For being insanely challenging, TumbleSeed’s aesthetic is vibrant and beautiful; the sounds calming; the inhabitants cheek-pinchingly adorable. Yet it’s made me rage to the point of being dangerous to play in portable mode with my shiny new Switch clutched between my sweaty palms. I wanted to be good at TumbleSeed–hell, I’d settle for decent–but I’ve yet to improve much in nearly six hours. Even the best of runs with higher-than-normal luck in enemy placement or power-up variety often ended in a string of curse words as the result of what I unaffectionately referred to as “fucking bullshit.”
Watching others fail during livestreams reassured me that I was not the only person who sucked at TumbleSeed, but I’ve also found the act of spectating far more enjoyable than actually playing it. However, TumbleSeed has something special going on. I don’t know what the something is, but I can see the game being popular among a small group of people that pride themselves on conquering the toughest games available. “Challenging, yet fair” is not a term I’d use to describe the game, however, and I’ve little desire to ever play it again. Yet it’s not one I’d consider bad.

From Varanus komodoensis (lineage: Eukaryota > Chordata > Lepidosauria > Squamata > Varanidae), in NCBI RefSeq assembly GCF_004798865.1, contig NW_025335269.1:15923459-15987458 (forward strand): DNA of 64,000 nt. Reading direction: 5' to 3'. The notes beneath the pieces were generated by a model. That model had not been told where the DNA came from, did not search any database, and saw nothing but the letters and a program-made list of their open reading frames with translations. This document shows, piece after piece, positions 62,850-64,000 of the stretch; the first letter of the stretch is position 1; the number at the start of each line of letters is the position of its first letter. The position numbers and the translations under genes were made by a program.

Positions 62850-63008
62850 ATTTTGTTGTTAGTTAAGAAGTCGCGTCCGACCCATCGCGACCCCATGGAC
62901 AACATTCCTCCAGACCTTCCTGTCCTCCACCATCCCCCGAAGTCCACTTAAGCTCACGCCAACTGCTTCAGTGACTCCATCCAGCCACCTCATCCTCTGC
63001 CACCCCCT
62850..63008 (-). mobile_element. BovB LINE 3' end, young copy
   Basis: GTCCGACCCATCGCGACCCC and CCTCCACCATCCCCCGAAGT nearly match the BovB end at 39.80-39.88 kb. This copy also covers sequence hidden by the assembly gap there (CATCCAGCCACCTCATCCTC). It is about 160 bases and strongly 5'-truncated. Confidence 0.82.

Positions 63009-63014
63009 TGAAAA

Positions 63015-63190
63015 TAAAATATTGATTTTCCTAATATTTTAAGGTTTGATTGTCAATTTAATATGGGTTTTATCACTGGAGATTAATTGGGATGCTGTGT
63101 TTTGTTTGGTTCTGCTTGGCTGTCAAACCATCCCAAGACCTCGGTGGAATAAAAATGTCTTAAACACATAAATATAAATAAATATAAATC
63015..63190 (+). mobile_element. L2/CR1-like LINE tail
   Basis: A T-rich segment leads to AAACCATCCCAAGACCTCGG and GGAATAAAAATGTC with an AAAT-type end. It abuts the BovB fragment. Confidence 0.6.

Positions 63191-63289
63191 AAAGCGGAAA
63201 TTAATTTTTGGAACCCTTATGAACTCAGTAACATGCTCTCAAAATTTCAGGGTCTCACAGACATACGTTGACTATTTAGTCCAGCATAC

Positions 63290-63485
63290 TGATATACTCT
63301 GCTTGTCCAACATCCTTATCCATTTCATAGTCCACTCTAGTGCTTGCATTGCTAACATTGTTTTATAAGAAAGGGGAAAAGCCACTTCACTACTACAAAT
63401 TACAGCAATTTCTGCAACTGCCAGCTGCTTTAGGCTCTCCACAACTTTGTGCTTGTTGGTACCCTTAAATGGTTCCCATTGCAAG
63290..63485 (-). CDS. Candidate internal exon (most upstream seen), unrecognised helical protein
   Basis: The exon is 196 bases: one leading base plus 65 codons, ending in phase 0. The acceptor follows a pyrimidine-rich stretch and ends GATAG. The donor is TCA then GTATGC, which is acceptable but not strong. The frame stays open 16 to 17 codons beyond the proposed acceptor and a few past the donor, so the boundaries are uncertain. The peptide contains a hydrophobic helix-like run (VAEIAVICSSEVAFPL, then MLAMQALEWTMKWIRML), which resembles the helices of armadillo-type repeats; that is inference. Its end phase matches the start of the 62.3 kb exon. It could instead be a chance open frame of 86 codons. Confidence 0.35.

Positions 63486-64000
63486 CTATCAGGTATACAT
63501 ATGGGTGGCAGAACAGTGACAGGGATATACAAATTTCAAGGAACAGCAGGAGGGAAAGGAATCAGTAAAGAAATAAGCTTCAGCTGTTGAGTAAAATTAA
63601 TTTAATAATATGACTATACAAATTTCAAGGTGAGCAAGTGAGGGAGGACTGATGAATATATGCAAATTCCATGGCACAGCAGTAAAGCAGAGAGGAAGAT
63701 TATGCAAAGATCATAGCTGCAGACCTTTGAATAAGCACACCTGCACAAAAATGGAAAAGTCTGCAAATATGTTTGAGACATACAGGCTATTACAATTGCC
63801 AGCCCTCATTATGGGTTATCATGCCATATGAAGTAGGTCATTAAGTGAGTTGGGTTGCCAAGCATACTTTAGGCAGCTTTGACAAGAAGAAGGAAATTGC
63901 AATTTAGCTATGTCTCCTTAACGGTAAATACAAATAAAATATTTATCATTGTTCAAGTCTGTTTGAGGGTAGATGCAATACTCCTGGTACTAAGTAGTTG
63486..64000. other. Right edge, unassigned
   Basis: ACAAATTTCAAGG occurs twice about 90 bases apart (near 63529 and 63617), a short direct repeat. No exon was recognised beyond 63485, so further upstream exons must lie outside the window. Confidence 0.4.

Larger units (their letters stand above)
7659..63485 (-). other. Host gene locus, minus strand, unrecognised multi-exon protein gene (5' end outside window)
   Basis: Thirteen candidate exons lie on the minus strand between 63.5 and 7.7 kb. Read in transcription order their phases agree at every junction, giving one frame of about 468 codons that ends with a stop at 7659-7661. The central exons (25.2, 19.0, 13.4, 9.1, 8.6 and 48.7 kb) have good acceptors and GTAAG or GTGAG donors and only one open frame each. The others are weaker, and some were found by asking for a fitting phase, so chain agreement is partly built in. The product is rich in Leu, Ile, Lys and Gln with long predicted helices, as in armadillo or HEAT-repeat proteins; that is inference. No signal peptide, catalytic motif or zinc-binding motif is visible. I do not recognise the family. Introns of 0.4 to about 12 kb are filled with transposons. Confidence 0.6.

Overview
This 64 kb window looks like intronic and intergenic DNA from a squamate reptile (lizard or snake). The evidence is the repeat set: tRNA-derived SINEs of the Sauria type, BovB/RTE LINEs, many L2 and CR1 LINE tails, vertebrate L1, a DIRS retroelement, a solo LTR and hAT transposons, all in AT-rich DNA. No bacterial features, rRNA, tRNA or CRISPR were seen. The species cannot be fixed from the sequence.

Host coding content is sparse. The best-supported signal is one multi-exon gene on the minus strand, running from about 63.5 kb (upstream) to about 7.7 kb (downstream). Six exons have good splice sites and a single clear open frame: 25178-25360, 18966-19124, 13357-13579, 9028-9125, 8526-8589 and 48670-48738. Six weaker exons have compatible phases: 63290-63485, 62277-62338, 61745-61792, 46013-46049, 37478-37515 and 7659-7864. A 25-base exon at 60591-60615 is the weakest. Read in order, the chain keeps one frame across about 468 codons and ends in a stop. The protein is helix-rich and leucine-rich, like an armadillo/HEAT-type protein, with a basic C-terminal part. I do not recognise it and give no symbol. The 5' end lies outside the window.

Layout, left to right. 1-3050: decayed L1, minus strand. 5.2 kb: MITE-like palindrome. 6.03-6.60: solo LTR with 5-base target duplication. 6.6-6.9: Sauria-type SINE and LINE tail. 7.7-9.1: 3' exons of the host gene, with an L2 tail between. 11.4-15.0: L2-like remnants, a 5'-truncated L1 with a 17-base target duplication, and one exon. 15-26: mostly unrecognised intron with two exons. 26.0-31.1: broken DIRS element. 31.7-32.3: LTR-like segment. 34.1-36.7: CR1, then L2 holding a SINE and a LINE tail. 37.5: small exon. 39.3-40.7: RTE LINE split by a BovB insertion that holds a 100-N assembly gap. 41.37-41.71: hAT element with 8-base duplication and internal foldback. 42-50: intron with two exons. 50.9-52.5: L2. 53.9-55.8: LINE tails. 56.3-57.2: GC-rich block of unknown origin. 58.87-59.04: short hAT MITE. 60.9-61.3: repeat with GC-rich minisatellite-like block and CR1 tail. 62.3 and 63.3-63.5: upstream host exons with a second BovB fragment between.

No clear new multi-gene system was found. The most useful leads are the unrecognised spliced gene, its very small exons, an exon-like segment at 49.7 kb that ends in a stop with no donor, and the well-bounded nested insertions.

There’s definitely something here. It just feels better in theory than it does in actual practice.
So, where’s the final score? There isn’t one. I spent a lot of time conveying my opinion in the above text, and I hope that’s worth more to you than some arbitrary number or a sequence of shaded-in star shapes. Basically, I’m not a fan of scores so I no longer use them. Read the review and judge for yourself if the game is worth your time and money.
Full disclosure: This review was done using a Nintendo Switch copy of TumbleSeed provided by the game’s developer. While I’m sometimes given games to critique, I pride myself on providing an unbiased review to fellow consumers, along with constructive feedback to hard working developers and publishers. Whether or not I pay for a game is irrelevant.